2Laboratory of Molecular Medicine, Department of Surgery, 512 Davis Heart and Lung Research Institute, The Ohio State University Medical Center, 473 W. 12th Avenue, Columbus, OH 43210, USA; fax: 614-247-7818; E-mail: email@example.com
3Department of Physiology, University of Kuopio, P.O. Box 1627, FIN-70211, Kuopio, Finland; fax: +358-17-163-112; E-mail: Mustafa.firstname.lastname@example.org
* To whom correspondence should be addressed.
Received April 30, 2003
Edible berry anthocyanins possess a broad spectrum of therapeutic and anti-carcinogenic properties. Berries are rich in anthocyanins, compounds that provide pigmentation to fruits and serve as natural antioxidants. Anthocyanins repair and protect genomic DNA integrity. Earlier studies have shown that berry anthocyanins are beneficial in reducing age-associated oxidative stress, as well as in improving neuronal and cognitive brain function. Six berry extracts (wild blueberry, bilberry, cranberry, elderberry, raspberry seeds, and strawberry) were studied for antioxidant efficacy, cytotoxic potential, cellular uptake, and anti-angiogenic (the ability to reduce unwanted growth of blood vessels, which can lead to varicose veins and tumor formation) properties. We evaluated various combinations of edible berry extracts and developed a synergistic formula, OptiBerry IH141, which exhibited high ORAC (Oxygen-Radical Absorbing Capacity) value, low cytotoxicity, and superior anti-angiogenic properties compared to the other combinations tested. Anti-angiogenic approaches to treat cancer represent a priority area in vascular tumor biology. OptiBerry significantly inhibited both H2O2- and TNF-alpha-induced VEGF (Vascular Endothelial Growth Factor) expression by human keratinocytes. VEGF is a key regulator of tumor angiogenesis. Matrigel assay using human microvascular endothelial cells showed that OptiBerry impaired angiogenesis. In an in vivo model of angiogenesis, OptiBerry significantly inhibited basal MCP-1 and inducible NF-kappaB transcriptions. Endothelioma cells pretreated with OptiBerry showed a diminished ability to form hemangioma and markedly decreased tumor growth by more than 50%. In essence, these studies highlight the novel anti-angiogenic, antioxidant, and anti-carcinogenic potential of a novel anthocyanin-rich berry extract formula, OptiBerry.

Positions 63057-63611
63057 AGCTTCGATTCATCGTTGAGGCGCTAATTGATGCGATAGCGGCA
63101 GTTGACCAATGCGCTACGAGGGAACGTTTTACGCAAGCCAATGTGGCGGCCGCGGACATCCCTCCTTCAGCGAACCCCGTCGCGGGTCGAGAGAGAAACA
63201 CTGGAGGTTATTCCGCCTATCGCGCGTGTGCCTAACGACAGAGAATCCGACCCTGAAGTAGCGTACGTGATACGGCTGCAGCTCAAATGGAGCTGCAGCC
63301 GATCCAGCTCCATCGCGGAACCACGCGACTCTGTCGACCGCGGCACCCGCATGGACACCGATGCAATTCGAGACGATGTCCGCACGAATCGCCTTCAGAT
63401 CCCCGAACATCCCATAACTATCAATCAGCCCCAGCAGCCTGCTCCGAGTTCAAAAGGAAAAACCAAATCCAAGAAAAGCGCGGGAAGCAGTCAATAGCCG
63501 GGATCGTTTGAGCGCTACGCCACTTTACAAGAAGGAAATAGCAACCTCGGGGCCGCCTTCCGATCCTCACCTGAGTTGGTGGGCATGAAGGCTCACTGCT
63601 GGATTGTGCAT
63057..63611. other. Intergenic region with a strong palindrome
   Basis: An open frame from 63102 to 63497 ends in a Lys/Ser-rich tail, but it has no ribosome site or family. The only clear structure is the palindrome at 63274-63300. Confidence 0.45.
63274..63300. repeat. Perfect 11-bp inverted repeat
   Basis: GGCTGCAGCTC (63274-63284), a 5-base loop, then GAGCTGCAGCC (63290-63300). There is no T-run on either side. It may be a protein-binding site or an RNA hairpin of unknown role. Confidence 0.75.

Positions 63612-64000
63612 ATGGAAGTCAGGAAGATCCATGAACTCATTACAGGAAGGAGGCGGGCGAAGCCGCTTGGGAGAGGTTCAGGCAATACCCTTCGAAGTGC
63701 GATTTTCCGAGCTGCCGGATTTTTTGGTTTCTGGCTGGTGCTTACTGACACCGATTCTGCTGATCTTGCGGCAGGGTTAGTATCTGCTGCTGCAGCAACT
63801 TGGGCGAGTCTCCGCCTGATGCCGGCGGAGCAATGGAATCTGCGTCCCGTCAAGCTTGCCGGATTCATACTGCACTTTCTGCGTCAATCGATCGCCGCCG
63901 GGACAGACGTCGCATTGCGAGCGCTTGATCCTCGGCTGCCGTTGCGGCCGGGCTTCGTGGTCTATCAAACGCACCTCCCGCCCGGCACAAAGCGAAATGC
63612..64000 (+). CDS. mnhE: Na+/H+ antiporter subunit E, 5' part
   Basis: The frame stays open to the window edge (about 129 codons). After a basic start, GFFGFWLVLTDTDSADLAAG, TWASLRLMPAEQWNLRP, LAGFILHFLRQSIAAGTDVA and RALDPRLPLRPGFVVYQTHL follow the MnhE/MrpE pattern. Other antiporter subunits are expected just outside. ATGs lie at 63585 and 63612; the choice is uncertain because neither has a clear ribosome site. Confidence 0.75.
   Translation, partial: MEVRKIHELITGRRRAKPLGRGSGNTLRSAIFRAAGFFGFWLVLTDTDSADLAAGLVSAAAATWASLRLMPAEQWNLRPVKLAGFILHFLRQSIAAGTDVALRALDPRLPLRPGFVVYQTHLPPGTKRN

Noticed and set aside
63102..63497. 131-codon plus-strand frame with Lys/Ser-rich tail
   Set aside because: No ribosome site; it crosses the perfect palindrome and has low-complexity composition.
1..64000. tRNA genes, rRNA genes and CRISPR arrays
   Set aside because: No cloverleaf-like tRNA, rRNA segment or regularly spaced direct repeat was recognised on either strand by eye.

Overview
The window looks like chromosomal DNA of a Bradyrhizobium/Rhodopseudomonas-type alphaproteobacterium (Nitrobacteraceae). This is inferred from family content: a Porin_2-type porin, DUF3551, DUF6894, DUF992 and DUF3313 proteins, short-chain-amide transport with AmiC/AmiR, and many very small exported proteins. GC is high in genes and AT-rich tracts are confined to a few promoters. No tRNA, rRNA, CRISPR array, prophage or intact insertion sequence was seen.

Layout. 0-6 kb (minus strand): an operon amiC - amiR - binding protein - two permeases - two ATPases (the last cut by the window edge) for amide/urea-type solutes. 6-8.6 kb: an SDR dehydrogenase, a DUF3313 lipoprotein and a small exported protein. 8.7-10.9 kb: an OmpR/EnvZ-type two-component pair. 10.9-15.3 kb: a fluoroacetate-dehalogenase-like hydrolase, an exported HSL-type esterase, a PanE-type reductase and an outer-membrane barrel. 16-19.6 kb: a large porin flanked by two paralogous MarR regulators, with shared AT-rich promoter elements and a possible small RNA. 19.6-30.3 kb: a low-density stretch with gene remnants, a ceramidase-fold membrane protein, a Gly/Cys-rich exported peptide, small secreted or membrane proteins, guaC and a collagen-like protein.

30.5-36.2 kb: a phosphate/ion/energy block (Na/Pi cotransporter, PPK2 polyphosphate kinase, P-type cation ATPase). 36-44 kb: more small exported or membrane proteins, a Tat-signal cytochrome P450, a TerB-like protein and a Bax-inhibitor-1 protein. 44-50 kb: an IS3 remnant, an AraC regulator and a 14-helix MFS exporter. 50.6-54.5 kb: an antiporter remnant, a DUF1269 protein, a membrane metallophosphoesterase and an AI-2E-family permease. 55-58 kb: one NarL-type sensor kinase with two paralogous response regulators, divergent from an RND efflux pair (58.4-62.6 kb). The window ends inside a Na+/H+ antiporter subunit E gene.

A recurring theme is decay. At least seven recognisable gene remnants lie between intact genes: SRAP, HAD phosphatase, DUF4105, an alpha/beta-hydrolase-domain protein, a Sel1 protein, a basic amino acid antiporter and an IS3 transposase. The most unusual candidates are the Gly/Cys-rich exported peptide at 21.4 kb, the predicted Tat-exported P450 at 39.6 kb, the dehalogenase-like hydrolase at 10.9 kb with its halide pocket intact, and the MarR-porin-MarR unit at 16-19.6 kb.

KEY WORDS: berry anthocyanins, antioxidants, angiogenesis, keratinocytes, hemangioma